The chart below highlights the extent of buy-side concentration: The top three asset management companies represent 28% of AUM, while 90% of corporate bond ETF assets are managed by only three companies.

AUM Concentration among Management Companies by Fund Type

Chart showing AUM Concentration among Management Companies by Fund Type
Source: Bloomberg, TOBAM
Statistics aggregated from 7,606 fixed-income mutual funds focused on fixed-income “Aggregate” or “Corporate” bonds strategies in hard currencies (CAD, CHF, EUR, GBP, JPY, and USD) with more than $50 million AUM. Total AUM for this mutual fund group amounted to $5.4 trillion as of 31 December 2020. The chart above provides two different splits of this same universe: 1. ETFs (mostly passive strategies as active ETFs are a very minor part of the universe) vs. active. 2. Corporate IG- vs. corporate HY-focused mutual funds.

Passive Investing’s Role in Bond Markets

Whatever one’s perspective on passive investing or the ETF as an investment vehicle, this market is currently operating in an oligopolistic structure with potential impacts on price formation, liquidity, and the active management industry as a whole.

While the ETF sector’s share of total mutual fund industry AUM started to rise before the GFC, it accelerated significantly in the aftermath of the crisis. Though ETFs amount to 9% of the overall funds in our analysis (including the so-called aggregate strategies), more than 25% of corporate IG-focused mutual funds are invested through ETFs, as are slightly more than 12% of HY-focused funds.

Share of Passive Funds (ETFs) in Fixed-Income Mutual Fund Universes by Strategy

Source: Bloomberg, TOBAM
Statistics aggregated from 7,606 fixed-income mutual funds focused on fixed-income “Aggregate” or “Corporate” bonds strategies in hard currencies (CAD, CHF, EUR, GBP, JPY, and USD) with more than $50m AUM. Total AUM for this mutual fund group amounted to $5.4 trillion as of 31 December 2020.

The rise of ETF investing in the corporate bond market is largely driven by the ETF’s ability to efficiently replicate broad indices as well as its exchange-traded feature. The latter quality alleviates issues of price transparency and makes the security accessible to a broad set of investors.

Since the GFC and the subsequent regulatory restrictions placed on financial institutions, ETFs have become the main liquid instruments available to various investors for managing credit exposure. The ETF’s share of flows into or out of the asset class are even more impressive: ETFs accounted for almost 50% of inflows into IG corporate funds and 30% into HY over the last three to five years.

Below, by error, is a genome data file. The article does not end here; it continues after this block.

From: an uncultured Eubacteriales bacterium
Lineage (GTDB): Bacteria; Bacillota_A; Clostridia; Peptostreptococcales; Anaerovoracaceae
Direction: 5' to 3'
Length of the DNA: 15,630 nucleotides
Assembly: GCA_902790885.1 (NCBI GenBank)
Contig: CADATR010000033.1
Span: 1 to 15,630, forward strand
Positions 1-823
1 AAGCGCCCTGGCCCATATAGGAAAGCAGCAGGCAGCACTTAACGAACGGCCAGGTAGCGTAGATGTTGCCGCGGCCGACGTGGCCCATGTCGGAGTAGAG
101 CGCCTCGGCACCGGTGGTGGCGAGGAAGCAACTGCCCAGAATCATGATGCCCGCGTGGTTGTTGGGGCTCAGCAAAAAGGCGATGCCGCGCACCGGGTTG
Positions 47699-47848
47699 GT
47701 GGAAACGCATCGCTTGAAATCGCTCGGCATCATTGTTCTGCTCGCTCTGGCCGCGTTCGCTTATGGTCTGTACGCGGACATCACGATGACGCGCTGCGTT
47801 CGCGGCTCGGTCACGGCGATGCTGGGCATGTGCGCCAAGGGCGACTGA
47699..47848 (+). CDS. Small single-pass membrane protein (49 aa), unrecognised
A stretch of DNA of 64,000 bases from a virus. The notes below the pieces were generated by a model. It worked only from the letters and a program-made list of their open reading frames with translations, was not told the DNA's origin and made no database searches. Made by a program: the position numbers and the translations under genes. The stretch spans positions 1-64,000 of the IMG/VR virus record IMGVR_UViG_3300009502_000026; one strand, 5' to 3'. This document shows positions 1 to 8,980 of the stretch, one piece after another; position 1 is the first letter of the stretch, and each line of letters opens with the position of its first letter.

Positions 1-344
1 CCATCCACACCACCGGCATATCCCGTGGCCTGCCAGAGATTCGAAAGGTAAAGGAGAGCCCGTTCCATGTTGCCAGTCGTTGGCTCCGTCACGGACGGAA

ETF Share of USD Fixed-Income Fund Inflows

Source: Bloomberg, TOBAM
Statistics aggregated from 7,606 fixed-income funds focused on fixed-income “Aggregate” or “Corporate” bonds strategies in hard currencies (CAD, CHF, EUR, GBP, JPY, and USD) with more than $50 million AUM. Total AUM for this fund group amounted to $5.4 trillion as of 31 December 2020. Flows are computed on a monthly basis first and ETF flow shares on a quarterly basis.

The Fed’s decision to include these instruments in its pandemic-related QE programs acknowledges this reality: The liquidity of corporate bonds depends on ETF trading conditions.

Yet analysis of the US ETF equity and fixed-income universes shows this premise is not wholly accurate. With the exception of the most liquid decile of Treasuries funds, fixed-income ETFs appear two- to five-times less liquid than their equity counterparts. This helps further explain the need for the Fed’s intervention in the corporate bond market in 2020.

Maximum Discount to NAV for US-Listed ETFs, Average by Deciles, December 2019 to December 2020

Bar Graph showing Maximum Discount to NAV for US-Listed ETFs,  Average by Deciles, December 2019 to December 2020
Source: Bloomberg
Universe of active equity and fixed-income ETFs with AUM above $1 billion as of 31 December 2020